Beginning C++ Programming - From Beginner to Beyond

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Below are the top discussions from Reddit that mention this online Udemy course.

Which programming language is often seen as a badge of honor among software developers?  C++ Which programming language can you learn that when added to your resume,  will often get you a job interview?  C++  Which programming language is routinely ranked in the top 5 programming languages by popula...

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Taught by
Tim Buchalka's Learn Programming Academy


Reddit Posts and Comments

0 posts • 38 mentions • top 31 shown below

r/OculusQuest • comment
2 points • nastyjman

Yep, want to get the basics down. Here's the link:

r/WGU • comment
2 points • curlybrace_monster

I was thinking this one (but I haven't committed yet):

r/cpp_questions • comment
1 points • vicvas1993

It is the one I took before starting a new position. I strongly recommend it.

r/cpp • comment
1 points • GadgetChefTv

But if you want only c++ check these, more languages if you want to learn more) , (paid, only c++ no game dev).

r/cpp_questions • comment
1 points • a_false_vacuum

I like this Udemy course:

And since Udemy pretty much always has a sale it isn't very expensive.

Clear explanations of the subject and with excersises and a challenge at the end of a chapter. Contains everything you need to get going with modern C++.

r/cpp • comment
1 points • Nilrem2

Great methodical teaching, starts off slow but worth it.

r/learnprogramming • comment
1 points • true_tomatillo
r/cpp • comment
1 points • cactus_as

Well, I'm working remotely as an embedded C++ developer, so I think this is pretty viable solution. Moreover, keep going learning C++ further, it is probably one the most difficult programming languages so if you will get really fond with it, other languages like Java or C# should be a piece cake. You'll be able to change your specification. Also, if you are able to invest some moneyin your learning, I can recommend this 41 hours tutorial . This tutorial basically gave me a well paid job.

r/ProgrammingBuddies • post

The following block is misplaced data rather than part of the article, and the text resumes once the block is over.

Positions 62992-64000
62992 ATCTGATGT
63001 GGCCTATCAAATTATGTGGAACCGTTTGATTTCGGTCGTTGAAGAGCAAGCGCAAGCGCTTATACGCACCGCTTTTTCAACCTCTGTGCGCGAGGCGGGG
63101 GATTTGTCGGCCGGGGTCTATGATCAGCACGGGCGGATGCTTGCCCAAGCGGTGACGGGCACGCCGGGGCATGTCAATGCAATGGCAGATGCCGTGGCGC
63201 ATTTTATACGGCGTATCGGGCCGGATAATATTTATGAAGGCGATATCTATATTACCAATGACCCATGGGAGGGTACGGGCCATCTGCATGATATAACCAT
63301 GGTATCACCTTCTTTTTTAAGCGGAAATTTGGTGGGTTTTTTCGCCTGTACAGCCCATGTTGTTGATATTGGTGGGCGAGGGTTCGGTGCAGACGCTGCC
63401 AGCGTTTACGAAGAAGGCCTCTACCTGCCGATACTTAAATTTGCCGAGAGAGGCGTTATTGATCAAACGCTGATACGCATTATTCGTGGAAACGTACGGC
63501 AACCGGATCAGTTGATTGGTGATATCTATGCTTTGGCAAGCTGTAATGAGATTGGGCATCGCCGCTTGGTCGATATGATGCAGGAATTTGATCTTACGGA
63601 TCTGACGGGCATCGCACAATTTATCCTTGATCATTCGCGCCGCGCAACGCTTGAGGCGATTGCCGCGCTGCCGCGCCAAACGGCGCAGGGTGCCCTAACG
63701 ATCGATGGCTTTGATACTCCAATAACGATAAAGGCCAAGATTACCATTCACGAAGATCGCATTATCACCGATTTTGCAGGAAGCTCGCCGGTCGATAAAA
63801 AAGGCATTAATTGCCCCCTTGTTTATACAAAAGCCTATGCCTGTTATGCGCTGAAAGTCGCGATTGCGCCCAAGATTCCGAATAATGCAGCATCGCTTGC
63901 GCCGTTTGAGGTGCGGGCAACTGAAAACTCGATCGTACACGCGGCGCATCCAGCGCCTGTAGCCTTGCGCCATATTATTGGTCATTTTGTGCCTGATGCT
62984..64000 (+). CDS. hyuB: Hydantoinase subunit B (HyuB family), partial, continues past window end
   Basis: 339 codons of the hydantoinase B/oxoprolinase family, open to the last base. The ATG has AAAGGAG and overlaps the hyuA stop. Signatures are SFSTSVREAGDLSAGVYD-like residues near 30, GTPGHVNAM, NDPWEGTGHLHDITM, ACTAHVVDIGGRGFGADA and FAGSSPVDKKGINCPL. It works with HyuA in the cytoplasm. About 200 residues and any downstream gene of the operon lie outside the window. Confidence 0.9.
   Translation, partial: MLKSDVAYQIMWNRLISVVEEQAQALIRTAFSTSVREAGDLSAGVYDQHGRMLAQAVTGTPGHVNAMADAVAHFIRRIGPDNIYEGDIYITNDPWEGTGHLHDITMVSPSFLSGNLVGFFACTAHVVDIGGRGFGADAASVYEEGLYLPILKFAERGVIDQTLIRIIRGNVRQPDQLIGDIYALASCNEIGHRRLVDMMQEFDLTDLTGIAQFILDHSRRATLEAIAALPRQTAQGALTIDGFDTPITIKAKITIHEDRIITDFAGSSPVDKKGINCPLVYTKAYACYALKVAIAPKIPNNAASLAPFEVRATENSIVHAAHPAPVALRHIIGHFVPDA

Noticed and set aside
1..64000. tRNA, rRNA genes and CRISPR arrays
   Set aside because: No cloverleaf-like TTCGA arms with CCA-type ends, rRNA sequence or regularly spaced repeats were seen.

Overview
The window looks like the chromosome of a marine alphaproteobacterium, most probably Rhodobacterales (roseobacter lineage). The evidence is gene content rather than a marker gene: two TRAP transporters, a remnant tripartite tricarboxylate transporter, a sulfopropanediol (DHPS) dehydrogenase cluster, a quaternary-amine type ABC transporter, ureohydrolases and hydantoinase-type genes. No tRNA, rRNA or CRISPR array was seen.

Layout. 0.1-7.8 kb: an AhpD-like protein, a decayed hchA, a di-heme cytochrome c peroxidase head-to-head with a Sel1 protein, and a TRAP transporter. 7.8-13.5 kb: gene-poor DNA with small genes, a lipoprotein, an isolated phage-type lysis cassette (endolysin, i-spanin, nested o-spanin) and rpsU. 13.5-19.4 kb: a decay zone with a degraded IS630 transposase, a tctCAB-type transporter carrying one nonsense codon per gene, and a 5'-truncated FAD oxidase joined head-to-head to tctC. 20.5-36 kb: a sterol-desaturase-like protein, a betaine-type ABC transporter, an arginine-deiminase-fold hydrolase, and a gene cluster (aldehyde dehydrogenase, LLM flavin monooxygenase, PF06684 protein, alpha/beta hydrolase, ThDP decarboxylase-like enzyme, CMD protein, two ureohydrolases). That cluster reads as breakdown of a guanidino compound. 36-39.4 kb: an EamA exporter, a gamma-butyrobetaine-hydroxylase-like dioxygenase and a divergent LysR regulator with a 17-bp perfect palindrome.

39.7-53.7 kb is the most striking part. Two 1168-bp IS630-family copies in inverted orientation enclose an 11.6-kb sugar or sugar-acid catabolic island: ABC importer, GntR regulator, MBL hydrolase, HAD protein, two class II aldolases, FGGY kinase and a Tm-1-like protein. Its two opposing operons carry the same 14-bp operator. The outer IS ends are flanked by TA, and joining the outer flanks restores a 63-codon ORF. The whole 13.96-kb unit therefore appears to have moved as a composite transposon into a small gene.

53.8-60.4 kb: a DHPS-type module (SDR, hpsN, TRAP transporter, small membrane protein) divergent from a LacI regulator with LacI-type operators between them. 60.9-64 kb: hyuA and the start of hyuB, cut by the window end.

3 points • McBaccachew
Learning C++ from scratch. (NA)

Hey. I'm looking for one or more people to learn C++ with. I have slight knowledge but I'm learning from scratch essentially. I have a specific course that has come to me highly recommended.

( )

It goes on sale often for like 20 bucks. So be able to buy that or we can just screen share. Looking to work at least 1-2+ hours per day and possibly more on the weekends. So I'd prefer it if you only replied if you can commit to this. We can work out what times work best. Please be from North America so we can work at the same time and screen share sometimes. I'm Mountain time zone.

r/WGU_CompSci • comment
1 points • rufusgerm

If you can spare the dollars (usually in the range of $10-12), I used this udemy course to get familiarized with C++. Spent two weeks working through most of the material and then finished the project for C867 in about 2.5 days.

r/WGU_CompSci • comment
1 points • fractal_saurus

I haven't started the course yet but I'm currently working on this udemy course right now to prepare for it. The course seems to be very solid so far.

Just an idea for a backup plan if you think you need another angle of cpp education.

Good luck - I'm anticipating some hurdles for that course as it seems to trip up a lot of students..

r/cpp_questions • comment
1 points • Blakbard

I have a particular course. My brother used this same course to learn C++, and I eventually picked it up and learned c++ as well. This is the best course for c++ I have personally experienced.

The instructor is well experienced. He has over 30 years experience in the industry and has worked in so many big company, from game development to writing IDE’s. And I think he his a great teacher. The course is also interactive;you could ask questions and give opinions.

r/cpp • comment
2 points • MattUtonio

Okay, finally I read all the comments. Well... you should go with your passions, not money. I will give you my advices as another person from a third world country

Lets see...

  1. About C++, nice step. But as someone said in the comments, learn data structures, algorithm, etc. You should start with online courses BUT always compensate with the best book on the subject. Make summaries of each book you read, using Notion or Evernote.

  2. Books:

  3. Effective C++: 55 Specific Ways to Improve Your Programs and Designs
  4. C++ Primer
  5. Programming: Principles and Practice Using C++ - Bjarne Stroustrup
  6. The C++ Programming Language (heavy book not for beginners) Bjarne Stroustrup
  7. Online Courses:
  8. Best C++ Course

  9. About your passion, first follow Cherno on yt. Amazing content creator about C++ and Videogames. OpenGL is your best option, nevertheless, start making your own projects, and save them to GitHub.